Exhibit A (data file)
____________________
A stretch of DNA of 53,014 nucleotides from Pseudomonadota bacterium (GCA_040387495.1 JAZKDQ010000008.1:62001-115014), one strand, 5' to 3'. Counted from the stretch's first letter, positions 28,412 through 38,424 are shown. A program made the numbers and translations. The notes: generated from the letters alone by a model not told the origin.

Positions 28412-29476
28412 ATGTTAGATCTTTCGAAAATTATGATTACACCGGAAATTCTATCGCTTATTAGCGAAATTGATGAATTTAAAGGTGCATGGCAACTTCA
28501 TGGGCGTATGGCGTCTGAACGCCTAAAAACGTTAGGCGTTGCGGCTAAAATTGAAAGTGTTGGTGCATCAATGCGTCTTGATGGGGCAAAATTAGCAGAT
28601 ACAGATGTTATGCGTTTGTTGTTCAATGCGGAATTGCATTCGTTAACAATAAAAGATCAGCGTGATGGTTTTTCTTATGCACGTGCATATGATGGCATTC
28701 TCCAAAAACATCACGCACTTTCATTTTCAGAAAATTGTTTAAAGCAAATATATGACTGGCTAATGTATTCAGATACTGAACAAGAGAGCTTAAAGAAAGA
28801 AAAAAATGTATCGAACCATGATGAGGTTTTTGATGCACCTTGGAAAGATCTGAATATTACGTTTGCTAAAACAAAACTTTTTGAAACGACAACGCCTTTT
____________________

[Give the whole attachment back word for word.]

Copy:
A stretch of DNA of 53,014 nucleotides from Pseudomonadota bacterium (GCA_040387495.1 JAZKDQ010000008.1:62001-115014), one strand, 5' to 3'. Counted from the stretch's first letter, positions 28,412 through 38,424 are shown. A program made the numbers and translations. The notes: generated from the letters alone by a model not told the origin.

Positions 28412-29476
28412 ATGTTAGATCTTTCGAAAATTATGATTACACCGGAAATTCTATCGCTTATTAGCGAAATTGATGAATTTAAAGGTGCATGGCAACTTCA
28501 TGGGCGTATGGCGTCTGAACGCCTAAAAACGTTAGGCGTTGCGGCTAAAATTGAAAGTGTTGGTGCATCAATGCGTCTTGATGGGGCAAAATTAGCAGAT
28601 ACAGATGTTATGCGTTTGTTGTTCAATGCGGAATTGCATTCGTTAACAATAAAAGATCAGCGTGATGGTTTTTCTTATGCACGTGCATATGATGGCATTC
28701 TCCAAAAACATCACGCACTTTCATTTTCAGAAAATTGTTTAAAGCAAATATATGACTGGCTAATGTATTCAGATACTGAACAAGAGAGCTTAAAGAAAGA
28801 AAAAAATGTATCGAACCATGATGAGGTTTTTGATGCACCTTGGAAAGATCTGAATATTACGTTTGCTAAAACAAAACTTTTTGAAACGACAACGCCTTTT